To learn a lot more Check Out Ikebana International

For lots more picture: http://www.flickr.com/groups/ikebana/

Fabric Flowers and Burning Man

For those who don’t know Burning Man is a wild event that happens in the desert of Nevada at the end of the August. For 7 dusty days participants show up in one of the most inhospitable places in the world to build a city filled with art, music, and just about anything else you can think up.

I went this year for the first time and i’m still processing the experience. I saw the most awe-inspiring fires, the wackiest art, the most splendid random acts of kindness,  and so much more. A big important part of Burning Man, which adds to its uniqueness, is that everything in the city is gifted. People bring what they bring to share with friends and strangers alike. Food, games, workshops, access to the art, drink…. its all given away. Its super neat! As a participant I also brought a gift. I made about a hundred fabric flower hair clips. Looking good is very important to me, even if I am in the middle of nowhere covered in dirt. And so I wanted to bestow a little color and artistry on the people I met.

Here are a few that came home with me from the desert. Some were damaged so I couldn’t give them away. Others I was too attached to…

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For the first few days I went out of my way to give flowers to people I met, who interested me, who wore costumes I admired, who gifted me something I truly enjoyed and so on. I found actively gifting pushed my edges. I had to breach verbal or physical barriers to initiate the gift giving. To go up to someone and pin a flower to their hair or hat, having just met them, was hard for me. It surprised me a lot.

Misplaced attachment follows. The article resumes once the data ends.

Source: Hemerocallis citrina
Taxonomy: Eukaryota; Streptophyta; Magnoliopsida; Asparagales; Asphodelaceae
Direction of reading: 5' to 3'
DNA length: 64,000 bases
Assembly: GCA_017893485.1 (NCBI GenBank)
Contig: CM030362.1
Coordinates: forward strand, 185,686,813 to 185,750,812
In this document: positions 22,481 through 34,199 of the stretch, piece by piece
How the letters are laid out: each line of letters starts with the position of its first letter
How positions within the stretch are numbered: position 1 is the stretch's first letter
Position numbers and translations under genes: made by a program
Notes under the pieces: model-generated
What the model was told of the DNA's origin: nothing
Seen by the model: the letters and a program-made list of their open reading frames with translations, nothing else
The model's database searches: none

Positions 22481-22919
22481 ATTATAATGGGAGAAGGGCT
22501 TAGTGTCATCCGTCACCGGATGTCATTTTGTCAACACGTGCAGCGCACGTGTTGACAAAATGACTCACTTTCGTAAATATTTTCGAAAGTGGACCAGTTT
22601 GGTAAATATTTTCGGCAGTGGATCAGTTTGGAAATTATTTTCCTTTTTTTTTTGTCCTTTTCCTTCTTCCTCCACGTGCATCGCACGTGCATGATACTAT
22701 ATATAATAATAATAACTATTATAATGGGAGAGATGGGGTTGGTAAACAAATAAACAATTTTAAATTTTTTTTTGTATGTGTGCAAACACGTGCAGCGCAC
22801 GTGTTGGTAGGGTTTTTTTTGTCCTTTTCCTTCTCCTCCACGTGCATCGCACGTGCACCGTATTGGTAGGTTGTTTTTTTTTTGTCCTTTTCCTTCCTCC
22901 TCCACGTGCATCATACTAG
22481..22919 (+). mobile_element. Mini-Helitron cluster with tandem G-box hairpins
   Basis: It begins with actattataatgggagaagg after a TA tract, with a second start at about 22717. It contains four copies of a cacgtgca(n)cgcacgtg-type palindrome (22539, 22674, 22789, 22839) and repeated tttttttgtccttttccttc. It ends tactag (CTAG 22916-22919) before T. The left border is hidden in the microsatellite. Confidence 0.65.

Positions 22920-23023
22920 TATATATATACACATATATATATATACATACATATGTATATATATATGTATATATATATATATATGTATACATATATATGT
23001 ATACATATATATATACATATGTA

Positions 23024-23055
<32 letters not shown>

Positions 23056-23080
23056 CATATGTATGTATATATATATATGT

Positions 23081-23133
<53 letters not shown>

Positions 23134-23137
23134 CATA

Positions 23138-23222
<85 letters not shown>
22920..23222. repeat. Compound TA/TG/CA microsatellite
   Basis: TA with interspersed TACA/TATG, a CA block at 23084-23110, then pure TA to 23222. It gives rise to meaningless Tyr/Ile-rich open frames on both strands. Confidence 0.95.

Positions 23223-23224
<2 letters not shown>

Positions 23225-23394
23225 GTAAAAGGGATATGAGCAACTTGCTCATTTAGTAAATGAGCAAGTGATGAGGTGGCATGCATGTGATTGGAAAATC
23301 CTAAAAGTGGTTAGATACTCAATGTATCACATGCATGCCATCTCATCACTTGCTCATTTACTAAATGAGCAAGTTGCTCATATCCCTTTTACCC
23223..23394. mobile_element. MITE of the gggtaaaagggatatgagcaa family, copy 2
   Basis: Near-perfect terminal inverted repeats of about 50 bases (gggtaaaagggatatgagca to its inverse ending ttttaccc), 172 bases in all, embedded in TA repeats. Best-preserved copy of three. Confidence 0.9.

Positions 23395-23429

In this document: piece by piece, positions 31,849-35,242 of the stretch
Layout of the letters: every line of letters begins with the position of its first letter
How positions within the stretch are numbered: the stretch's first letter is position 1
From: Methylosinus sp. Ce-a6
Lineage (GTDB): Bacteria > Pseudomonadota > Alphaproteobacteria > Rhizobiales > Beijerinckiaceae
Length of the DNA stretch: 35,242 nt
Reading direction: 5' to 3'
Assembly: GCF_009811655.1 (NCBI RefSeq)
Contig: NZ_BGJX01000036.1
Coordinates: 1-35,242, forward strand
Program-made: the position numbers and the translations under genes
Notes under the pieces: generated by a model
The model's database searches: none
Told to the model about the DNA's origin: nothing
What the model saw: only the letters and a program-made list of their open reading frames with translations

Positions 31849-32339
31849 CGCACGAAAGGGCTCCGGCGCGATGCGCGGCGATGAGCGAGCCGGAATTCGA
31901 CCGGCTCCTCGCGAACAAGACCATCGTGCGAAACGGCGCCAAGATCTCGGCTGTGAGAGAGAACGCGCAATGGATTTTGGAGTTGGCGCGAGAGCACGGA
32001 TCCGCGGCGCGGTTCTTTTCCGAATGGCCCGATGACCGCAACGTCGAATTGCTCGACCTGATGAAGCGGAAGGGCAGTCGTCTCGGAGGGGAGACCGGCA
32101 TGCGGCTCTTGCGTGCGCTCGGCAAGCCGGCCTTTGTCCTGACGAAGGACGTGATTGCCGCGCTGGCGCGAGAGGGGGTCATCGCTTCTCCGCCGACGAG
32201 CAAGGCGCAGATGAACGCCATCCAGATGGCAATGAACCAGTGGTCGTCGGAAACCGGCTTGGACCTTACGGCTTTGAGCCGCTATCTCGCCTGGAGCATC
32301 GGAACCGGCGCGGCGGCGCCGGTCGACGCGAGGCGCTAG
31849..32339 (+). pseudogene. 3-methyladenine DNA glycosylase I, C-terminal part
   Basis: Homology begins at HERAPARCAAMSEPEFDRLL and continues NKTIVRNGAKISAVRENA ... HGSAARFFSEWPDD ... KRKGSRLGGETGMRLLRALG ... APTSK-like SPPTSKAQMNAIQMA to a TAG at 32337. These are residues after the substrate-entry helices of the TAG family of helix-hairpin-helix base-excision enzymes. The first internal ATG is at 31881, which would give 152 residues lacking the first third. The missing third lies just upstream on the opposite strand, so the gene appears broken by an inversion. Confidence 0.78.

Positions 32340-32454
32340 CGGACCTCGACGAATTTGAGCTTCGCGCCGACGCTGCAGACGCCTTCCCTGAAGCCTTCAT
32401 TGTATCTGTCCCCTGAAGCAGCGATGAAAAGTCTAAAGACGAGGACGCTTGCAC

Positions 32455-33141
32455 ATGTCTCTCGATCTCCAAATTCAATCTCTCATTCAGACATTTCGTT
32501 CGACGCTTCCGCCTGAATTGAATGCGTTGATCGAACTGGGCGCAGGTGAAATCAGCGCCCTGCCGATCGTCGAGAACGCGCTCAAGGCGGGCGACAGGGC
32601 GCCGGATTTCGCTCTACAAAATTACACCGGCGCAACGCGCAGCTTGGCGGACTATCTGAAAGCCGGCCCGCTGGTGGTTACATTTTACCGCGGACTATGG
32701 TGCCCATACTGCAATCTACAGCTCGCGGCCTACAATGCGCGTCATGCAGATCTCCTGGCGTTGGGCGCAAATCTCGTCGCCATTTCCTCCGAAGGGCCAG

Showing off their lovely new flowers.

I also would offer my gift to people, which felt a little closer to traditional social dynamics. It also felt like it was somehow missing the point of the exercise. Asking someone if they want a gift is really different from just giving a gift. You don’t always want or need the gift that you receive, but thats part of the fun.

By the end of the week I still had a lot of flowers. Even though I really liked them all, and they were all unique little pieces of art I did not want to take home 50 something flowers. So I created a gifting booth. I pinned all my remaining flowers to the booth and invited people to take one. And if they wanted I offered a notebook for people to leave a note.

Here are some of the lovely notes I got.

Some of the time I stood at my booth and heckled people. I said they needed a flower for their hat or hair or bike or overall, and for the most part people stopped riding their bikes and happily took a flower. Having my place to offer from was much easier for me. I much preferred people coming to me to get a gift than going out and finding people to give to.

I plan to go back to Burning Man again. I learned a lot about how to comfortably live in the desert, how to navigate the breadth of things to do in the city, and how I want to participate, contribute, and gift while there.